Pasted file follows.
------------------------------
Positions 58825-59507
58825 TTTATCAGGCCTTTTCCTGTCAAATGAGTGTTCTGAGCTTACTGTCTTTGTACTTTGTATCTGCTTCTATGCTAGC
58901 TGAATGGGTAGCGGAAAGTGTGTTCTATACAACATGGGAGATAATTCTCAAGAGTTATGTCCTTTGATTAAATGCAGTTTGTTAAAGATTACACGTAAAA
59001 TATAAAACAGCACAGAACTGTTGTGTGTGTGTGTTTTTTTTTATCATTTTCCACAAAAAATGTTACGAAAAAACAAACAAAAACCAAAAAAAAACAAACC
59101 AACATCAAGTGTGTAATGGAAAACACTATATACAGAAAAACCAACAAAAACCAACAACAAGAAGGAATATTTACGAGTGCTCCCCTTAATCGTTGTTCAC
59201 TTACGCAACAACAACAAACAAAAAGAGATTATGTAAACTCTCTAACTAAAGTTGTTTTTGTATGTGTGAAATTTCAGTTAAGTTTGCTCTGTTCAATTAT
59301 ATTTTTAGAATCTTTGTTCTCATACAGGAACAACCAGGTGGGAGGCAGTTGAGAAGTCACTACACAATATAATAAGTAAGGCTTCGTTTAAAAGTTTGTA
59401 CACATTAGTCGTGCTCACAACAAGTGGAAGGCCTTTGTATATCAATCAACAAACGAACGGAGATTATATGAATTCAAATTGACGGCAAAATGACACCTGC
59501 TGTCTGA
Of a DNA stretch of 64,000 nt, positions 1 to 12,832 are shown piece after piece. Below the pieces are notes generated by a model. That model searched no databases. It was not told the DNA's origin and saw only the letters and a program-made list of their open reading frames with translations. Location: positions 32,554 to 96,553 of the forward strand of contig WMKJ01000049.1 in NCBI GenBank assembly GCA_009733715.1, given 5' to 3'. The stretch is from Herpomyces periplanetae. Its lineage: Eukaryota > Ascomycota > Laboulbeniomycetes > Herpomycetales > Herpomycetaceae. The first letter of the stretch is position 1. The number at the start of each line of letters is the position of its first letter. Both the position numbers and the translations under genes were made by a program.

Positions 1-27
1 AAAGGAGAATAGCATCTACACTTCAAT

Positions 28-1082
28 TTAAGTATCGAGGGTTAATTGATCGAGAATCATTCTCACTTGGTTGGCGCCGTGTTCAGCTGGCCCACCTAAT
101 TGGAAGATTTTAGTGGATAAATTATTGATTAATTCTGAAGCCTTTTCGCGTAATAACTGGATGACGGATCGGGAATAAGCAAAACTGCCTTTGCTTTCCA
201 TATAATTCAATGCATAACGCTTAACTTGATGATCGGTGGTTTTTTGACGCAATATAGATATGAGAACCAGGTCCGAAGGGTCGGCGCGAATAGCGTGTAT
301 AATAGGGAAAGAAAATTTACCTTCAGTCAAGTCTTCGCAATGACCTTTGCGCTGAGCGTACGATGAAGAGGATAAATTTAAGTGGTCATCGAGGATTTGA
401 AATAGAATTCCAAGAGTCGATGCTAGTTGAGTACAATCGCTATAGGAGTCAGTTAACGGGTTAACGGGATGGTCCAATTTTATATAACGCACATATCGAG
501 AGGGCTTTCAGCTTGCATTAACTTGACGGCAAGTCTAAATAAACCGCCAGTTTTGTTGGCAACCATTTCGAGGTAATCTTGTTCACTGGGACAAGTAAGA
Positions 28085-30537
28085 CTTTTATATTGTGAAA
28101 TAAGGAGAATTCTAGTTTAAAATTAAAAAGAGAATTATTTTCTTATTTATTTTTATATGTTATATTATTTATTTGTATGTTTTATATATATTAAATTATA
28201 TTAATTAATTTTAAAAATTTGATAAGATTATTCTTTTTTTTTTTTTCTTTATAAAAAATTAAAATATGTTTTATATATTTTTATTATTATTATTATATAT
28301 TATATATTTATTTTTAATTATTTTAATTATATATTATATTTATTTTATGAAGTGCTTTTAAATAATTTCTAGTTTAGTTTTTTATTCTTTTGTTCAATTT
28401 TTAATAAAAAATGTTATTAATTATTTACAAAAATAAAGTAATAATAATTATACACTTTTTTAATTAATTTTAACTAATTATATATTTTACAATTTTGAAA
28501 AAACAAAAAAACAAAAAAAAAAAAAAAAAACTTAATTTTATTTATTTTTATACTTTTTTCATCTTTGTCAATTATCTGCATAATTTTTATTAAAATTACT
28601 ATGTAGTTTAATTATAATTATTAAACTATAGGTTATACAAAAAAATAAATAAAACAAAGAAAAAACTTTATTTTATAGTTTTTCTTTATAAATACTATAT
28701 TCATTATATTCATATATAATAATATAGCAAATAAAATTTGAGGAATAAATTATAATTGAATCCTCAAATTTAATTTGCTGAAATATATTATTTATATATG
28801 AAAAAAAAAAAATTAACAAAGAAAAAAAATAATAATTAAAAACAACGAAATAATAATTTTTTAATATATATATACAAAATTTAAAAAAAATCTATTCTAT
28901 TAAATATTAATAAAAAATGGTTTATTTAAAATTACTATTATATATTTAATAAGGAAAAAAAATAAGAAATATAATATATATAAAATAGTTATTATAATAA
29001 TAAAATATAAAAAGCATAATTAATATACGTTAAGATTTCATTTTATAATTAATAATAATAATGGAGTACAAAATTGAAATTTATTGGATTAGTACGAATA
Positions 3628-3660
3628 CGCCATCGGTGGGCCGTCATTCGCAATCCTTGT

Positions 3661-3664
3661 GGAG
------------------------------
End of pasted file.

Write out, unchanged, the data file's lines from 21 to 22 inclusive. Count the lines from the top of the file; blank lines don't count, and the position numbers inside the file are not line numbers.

28085 CTTTTATATTGTGAAA
28101 TAAGGAGAATTCTAGTTTAAAATTAAAAAGAGAATTATTTTCTTATTTATTTTTATATGTTATATTATTTATTTGTATGTTTTATATATATTAAATTATA